How can I dream the actions of other people?

Q. Could you help me with something please? I half-understand the concept that we are dreaming this life and what happens to us within it. However, I do not understand how I dream the actions of other people. They are responsible for their own actions, thoughts, etc., not me. For instance, if someone hits me, that came from him; I didn’t make him do it. I’d very much appreciate some clarification on this.

A. You’ve hit on an obvious rub, in that the Course definitely says both things. It views the bodies we see around us as being controlled by Sons of God, who have their own freedom of choice. And it talks about those bodies as “dream figures” that seem to be acting independently but are actually acting out our own thoughts, which we have projected onto them: “You do not realize that you are making them act out for you, for if you did the guilt would not be theirs, and the illusion of satisfaction would be gone.” (T 18.II.5:6).

How can both be true? They seem completely incompatible. Yet I don’t think they actually are. Imagine, for instance, that you are the producer and director of a play. You hire an actor to play a certain part and then give this actor the script with his lines in it.

He agrees that, in order to be in your play, he needs to play the part as written. He still can employ his freedom, of course, in how he plays the part, in the shadings of intonation, expression, and emotion he brings to the part. As we all know, two different actors can play the same part entirely differently. And his freedom can go even further. He may ad-lib some lines. He may even suggest taking the character in a different direction than the script calls for. You as the director may go along with this, modifying the play to accommodate this new direction. Or you may put your foot down and insist he sticks to the script. If he persists, you will then be forced to send him on to his next job. Maybe he’ll play the role he wants to on stage somewhere, but it won’t be in your production.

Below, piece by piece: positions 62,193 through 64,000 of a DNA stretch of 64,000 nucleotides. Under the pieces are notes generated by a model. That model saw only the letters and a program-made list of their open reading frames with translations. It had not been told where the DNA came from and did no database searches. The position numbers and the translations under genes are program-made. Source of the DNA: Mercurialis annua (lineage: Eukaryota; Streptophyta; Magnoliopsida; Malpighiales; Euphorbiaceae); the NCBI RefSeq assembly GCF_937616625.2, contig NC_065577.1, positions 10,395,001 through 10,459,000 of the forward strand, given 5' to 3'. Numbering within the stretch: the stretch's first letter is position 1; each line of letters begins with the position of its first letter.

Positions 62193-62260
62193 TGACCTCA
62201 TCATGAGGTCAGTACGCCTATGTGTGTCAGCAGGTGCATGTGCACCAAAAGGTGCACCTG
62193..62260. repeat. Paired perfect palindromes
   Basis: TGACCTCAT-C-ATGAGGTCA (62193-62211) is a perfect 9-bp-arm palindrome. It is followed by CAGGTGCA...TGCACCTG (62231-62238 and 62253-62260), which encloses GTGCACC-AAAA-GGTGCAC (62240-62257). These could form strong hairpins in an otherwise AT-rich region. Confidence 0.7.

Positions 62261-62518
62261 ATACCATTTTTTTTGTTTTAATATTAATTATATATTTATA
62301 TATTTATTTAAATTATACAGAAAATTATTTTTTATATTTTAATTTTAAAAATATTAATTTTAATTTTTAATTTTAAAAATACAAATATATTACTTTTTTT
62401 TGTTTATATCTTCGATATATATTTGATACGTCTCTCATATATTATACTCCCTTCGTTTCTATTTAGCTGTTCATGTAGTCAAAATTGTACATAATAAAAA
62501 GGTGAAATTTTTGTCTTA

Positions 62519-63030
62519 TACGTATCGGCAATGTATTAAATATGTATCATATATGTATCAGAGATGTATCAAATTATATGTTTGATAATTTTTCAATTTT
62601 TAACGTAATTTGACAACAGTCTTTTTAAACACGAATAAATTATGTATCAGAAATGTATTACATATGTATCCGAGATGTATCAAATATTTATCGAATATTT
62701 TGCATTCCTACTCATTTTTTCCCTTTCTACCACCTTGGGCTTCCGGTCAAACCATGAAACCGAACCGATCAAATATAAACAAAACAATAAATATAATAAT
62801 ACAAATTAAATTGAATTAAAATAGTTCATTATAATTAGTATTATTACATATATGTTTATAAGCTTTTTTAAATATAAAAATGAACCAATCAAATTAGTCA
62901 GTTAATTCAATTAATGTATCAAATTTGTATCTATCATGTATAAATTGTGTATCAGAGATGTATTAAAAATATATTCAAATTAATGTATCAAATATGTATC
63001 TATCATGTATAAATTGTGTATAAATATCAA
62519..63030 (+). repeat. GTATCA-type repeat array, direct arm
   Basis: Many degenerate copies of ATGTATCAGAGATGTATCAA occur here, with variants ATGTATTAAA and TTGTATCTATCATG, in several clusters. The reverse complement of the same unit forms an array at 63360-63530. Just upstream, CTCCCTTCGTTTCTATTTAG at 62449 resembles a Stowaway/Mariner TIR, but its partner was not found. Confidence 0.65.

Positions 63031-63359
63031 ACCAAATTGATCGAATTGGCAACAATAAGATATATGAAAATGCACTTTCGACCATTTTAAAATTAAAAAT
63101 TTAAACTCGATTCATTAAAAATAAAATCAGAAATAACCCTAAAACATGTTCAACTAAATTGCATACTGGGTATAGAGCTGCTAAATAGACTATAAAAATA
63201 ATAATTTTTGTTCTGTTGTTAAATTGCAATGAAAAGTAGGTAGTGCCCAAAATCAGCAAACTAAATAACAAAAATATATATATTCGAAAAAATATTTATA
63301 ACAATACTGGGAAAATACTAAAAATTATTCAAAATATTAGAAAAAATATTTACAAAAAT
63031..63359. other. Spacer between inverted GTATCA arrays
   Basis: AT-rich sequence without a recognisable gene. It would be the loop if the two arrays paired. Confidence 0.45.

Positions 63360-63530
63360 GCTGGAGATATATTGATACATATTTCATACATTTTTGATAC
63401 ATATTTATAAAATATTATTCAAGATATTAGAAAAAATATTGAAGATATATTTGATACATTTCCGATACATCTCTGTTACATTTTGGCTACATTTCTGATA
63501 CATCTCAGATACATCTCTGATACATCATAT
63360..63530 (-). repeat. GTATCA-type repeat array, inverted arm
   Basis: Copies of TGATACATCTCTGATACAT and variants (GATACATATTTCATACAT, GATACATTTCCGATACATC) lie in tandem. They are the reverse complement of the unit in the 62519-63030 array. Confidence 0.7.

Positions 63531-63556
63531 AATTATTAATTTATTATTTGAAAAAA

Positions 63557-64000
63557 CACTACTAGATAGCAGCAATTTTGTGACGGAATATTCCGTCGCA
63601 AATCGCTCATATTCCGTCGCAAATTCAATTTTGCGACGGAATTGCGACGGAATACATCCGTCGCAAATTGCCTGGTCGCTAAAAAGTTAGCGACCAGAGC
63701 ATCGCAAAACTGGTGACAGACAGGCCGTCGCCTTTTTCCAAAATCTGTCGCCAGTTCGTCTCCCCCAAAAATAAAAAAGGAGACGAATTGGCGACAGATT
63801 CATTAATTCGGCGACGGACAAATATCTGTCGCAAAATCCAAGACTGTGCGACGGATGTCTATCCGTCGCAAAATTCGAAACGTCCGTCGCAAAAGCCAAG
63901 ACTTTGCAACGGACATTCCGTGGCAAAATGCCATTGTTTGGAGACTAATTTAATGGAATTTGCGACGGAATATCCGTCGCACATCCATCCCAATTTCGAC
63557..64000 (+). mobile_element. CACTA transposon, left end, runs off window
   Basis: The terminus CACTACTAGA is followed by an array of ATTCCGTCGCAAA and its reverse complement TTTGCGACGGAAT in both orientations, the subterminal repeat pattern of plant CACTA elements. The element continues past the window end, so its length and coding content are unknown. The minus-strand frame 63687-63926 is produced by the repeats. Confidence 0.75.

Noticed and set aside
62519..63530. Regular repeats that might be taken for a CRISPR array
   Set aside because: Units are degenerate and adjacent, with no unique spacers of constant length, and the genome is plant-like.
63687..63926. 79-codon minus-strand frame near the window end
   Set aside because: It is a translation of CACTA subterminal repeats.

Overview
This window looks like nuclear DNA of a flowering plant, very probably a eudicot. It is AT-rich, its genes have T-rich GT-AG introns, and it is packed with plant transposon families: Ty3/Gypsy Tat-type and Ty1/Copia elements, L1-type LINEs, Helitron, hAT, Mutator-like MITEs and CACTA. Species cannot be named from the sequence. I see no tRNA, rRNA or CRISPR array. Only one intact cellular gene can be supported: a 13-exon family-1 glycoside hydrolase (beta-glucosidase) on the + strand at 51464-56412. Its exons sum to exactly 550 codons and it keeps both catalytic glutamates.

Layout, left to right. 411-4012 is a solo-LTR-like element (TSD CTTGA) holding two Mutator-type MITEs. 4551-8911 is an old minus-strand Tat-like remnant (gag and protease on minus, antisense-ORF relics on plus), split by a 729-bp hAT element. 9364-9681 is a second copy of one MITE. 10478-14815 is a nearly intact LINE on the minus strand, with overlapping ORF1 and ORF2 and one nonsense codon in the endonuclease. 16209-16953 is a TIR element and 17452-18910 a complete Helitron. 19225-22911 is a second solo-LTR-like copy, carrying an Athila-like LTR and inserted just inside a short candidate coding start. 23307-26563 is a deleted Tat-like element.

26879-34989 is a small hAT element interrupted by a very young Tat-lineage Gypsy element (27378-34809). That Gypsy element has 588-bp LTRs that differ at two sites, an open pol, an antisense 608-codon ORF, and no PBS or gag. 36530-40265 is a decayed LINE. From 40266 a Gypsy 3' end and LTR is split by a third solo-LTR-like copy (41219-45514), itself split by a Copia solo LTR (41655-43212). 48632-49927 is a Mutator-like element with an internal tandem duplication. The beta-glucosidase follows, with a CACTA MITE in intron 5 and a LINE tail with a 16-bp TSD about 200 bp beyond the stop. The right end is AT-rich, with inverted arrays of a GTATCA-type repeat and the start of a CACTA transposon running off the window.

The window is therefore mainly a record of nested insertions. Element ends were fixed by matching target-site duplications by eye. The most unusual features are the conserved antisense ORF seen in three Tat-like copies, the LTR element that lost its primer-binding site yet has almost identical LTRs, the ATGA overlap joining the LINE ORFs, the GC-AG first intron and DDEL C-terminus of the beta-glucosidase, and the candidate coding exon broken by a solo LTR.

I think that is how it works with the people in our lives. On some unconscious level, an agreement has been made, a contract has been drawn up. They agree to act out certain thoughts that we have disowned. One disowned thought is the belief that we should be punished for the things we have done wrong. Therefore, many of the figures in our dream act out that thought. We then hire other figures to protect us from the first ones, from our “sins” coming home to roost. Plainly put, we hire protectors to carry out our judgment against the attackers in our lives. Yet this judgment is an act of self-betrayal. This is why our protectors usually end up betraying us—because we hired them to act out our disowned thoughts of self-betrayal.

The actors—the Sons of God behind those bodies—have freedom in how they play this role, and they may even try to take the role in a far healthier and holier direction than we had planned. And we hopefully will consent to this new direction. But either way, both of those seemingly incompatible elements you mentioned in your question are true. They have free choice and they are playing a part we have asked them to play. And surely that latter fact can help us forgive them.

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